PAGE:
Are you able to do that with the content creation and syndication process that you know are going across business sites, just as quickly? Then my question's for Scott was the tax rate was also a little bit lower and I was just wondering if you could just provide commentary.
Regarding the acquisitions and getting them plugged in faster and integrate the Internet Brands, and why we are able to do that. That's correct. We have built the technologies in a way and have the organization set up in a way that we can move much, much quicker. Some times we have seen revenue lift with inside of a week of a closing [evidence] that I won't guide you that they are all that quick. Many of them are. I would say many of them are within the first month. Sometimes they can take up to a quarter to get that done, but its all in that sort of range and the only difference between what takes weeks versus months is the configuration of the technologies that we're acquiring and how much work we are going to have to do with them once we have closed the deal.
Scott, do you want to comment on that.
Christa regarding tax, year end the rate was around 41.5% this quarter. We are looking about 40.5%. Some of that, changes is due to the tax related items like timing, differences between book and tax. What I'd guide you is going to be price somewhere right around the 41% area, I think is the best guidance we can give you. We are always constantly looking at finding ways to bring that tax rate down. Depending how far you are going out in your look at the company. There are some tax changes in California that have been approved. They are now law that, don't take effect until 2011, January of 2011. Those are helpful to the company in terms of having a slightly lower structural long-term tax rate.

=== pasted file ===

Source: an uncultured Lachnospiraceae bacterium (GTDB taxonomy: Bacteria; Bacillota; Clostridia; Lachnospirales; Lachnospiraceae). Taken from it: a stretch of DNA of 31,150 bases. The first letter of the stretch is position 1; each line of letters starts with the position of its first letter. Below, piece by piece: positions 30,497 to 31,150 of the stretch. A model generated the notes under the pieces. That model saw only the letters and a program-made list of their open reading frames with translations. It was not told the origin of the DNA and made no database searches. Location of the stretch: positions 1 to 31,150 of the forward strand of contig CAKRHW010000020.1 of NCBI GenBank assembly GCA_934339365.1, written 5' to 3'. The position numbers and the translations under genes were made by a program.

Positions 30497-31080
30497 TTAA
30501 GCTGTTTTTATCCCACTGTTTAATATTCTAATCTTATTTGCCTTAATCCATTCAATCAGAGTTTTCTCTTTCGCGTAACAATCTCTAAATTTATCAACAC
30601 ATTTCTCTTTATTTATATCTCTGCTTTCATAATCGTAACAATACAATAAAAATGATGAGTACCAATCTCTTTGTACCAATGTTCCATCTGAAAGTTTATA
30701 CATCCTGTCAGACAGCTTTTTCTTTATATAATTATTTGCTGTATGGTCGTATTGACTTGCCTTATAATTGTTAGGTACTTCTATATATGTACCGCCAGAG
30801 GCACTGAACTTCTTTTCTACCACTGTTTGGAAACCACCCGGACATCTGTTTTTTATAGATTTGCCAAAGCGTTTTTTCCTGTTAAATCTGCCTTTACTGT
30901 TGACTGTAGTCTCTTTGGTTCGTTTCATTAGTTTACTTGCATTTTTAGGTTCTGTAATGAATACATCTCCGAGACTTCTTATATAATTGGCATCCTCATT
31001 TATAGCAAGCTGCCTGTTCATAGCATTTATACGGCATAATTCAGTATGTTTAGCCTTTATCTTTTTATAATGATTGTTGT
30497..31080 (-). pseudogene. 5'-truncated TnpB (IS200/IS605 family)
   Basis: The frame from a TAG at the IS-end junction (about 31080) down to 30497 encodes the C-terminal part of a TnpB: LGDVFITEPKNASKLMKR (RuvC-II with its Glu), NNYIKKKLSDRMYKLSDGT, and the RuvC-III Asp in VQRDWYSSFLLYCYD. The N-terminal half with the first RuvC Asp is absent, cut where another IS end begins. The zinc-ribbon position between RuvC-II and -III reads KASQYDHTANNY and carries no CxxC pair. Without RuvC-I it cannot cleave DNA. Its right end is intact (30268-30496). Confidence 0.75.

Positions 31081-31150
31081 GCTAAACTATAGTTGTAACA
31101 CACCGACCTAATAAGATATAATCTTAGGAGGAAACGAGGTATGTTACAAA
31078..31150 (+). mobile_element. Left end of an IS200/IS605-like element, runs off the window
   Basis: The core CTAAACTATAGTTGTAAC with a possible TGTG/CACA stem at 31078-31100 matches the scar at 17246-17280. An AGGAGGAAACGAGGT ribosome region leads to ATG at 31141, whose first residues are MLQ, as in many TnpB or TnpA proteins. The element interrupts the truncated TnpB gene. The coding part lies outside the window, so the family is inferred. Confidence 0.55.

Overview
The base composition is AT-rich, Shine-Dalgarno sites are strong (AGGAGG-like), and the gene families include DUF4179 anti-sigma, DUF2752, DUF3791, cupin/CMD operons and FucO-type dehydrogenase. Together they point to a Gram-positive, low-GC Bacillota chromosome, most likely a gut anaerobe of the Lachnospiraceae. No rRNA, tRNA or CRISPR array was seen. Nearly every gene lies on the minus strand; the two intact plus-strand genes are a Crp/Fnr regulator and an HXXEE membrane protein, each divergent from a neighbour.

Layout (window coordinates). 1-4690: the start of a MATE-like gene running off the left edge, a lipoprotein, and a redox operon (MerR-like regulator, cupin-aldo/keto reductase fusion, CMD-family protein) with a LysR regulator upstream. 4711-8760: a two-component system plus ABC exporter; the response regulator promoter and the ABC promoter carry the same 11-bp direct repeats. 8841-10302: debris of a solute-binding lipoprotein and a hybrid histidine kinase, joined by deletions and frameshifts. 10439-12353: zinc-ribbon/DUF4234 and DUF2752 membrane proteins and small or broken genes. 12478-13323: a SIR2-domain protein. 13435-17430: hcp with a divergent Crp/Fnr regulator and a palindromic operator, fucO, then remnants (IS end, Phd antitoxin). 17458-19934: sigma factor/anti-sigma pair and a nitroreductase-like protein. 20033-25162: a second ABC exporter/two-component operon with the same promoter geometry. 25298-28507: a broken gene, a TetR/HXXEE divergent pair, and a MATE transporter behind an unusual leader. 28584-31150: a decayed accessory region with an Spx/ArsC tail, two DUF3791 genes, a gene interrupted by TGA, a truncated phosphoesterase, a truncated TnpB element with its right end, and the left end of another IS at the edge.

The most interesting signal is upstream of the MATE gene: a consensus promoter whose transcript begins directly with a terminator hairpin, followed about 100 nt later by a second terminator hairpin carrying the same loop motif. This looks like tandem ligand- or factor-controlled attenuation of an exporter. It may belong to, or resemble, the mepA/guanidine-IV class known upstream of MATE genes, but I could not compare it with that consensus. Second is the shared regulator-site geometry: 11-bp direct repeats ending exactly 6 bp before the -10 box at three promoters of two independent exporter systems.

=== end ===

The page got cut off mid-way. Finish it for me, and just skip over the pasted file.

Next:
Our next question comes from the line of Youssef Squali with Jefferies & Company. Go ahead.
Youssef Squali - Jefferies & Co.
If you can maybe help us [parch] out the growth that you reported when you talk about the plus 30% growth rate in advertising, when you axe out the auto e-commerce. How much of that growth is coming from onetime event of things, like for instance renegotiating Google search contracts? What have you on better terms versus really just better or higher traffic growth and yes, higher growth and traffic would be driver there.